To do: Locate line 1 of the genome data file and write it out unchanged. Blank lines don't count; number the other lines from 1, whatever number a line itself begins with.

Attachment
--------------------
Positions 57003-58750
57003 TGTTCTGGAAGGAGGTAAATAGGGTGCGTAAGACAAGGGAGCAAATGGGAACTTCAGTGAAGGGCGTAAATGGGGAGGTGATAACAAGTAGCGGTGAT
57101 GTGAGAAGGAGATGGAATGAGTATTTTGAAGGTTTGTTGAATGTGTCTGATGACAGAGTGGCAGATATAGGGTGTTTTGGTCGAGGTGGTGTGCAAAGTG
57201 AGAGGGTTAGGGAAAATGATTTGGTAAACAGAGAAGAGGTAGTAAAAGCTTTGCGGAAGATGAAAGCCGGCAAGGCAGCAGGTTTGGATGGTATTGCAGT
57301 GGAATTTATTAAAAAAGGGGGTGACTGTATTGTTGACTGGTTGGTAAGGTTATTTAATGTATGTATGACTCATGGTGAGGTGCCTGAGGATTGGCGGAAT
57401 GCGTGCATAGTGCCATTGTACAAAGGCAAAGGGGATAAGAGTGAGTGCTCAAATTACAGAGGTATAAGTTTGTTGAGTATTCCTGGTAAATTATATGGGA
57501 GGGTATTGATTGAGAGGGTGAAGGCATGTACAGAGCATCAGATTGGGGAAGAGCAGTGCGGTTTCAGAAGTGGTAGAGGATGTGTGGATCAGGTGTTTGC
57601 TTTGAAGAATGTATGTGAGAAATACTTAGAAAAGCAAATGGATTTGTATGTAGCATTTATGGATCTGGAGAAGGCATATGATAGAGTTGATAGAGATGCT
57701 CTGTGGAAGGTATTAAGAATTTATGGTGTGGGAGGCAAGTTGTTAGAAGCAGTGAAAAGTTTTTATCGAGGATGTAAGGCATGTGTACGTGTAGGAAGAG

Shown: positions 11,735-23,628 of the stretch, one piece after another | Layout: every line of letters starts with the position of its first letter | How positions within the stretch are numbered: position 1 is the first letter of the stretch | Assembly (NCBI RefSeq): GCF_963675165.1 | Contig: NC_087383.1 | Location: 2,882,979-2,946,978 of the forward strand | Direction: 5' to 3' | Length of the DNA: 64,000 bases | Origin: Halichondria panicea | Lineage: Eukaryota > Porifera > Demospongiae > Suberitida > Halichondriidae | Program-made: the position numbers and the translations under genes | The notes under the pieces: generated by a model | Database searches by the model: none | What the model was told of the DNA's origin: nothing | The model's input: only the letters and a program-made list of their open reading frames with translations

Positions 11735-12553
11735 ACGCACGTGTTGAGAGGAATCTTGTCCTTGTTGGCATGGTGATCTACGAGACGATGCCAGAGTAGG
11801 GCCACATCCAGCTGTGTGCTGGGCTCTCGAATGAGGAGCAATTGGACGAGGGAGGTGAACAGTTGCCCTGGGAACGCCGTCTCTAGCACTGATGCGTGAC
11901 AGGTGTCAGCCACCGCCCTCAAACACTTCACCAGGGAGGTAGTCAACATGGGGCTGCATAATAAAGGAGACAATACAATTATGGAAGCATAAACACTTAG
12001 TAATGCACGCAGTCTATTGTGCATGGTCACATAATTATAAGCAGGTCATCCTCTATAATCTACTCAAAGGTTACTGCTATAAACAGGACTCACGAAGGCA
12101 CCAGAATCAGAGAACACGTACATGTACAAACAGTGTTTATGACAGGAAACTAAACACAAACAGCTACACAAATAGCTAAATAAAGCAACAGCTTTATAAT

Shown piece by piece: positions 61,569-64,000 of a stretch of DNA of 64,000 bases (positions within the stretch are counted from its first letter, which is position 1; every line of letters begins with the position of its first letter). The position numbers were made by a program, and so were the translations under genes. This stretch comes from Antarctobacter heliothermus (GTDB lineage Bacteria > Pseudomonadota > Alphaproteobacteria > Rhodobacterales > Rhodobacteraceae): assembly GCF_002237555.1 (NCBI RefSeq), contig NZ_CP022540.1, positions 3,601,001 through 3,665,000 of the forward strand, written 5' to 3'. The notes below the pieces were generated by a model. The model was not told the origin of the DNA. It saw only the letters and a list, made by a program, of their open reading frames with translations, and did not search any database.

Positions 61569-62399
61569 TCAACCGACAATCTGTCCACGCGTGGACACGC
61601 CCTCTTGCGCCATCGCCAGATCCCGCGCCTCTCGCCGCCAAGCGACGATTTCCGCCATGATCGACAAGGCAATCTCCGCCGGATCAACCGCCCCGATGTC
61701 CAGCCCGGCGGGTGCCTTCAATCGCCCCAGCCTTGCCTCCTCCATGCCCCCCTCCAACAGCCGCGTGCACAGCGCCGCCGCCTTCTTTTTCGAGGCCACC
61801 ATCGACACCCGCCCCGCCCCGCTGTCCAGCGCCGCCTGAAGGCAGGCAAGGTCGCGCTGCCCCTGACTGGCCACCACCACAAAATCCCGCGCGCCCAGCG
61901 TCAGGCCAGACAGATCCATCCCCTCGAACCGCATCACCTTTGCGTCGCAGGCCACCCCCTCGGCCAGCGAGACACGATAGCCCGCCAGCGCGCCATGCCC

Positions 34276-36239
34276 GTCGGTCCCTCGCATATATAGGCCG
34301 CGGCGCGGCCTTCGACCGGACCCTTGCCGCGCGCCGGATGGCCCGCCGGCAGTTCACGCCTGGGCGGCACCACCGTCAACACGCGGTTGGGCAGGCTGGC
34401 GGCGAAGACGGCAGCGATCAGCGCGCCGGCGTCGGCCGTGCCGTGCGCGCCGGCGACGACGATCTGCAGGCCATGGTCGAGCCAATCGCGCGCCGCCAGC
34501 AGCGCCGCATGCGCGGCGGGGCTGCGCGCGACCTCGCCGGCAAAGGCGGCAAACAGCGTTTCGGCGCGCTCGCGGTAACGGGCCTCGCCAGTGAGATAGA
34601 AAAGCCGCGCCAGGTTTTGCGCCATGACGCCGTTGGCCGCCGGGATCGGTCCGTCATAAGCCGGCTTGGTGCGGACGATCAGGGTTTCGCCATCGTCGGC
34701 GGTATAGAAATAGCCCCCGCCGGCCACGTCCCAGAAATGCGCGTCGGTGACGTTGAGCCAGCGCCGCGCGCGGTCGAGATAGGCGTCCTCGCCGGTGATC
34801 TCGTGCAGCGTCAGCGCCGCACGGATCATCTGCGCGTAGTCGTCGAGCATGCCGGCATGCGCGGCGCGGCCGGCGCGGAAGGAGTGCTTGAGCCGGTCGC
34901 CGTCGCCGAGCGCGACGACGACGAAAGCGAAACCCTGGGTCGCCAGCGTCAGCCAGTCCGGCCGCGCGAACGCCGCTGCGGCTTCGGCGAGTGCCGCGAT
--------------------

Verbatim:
Positions 57003-58750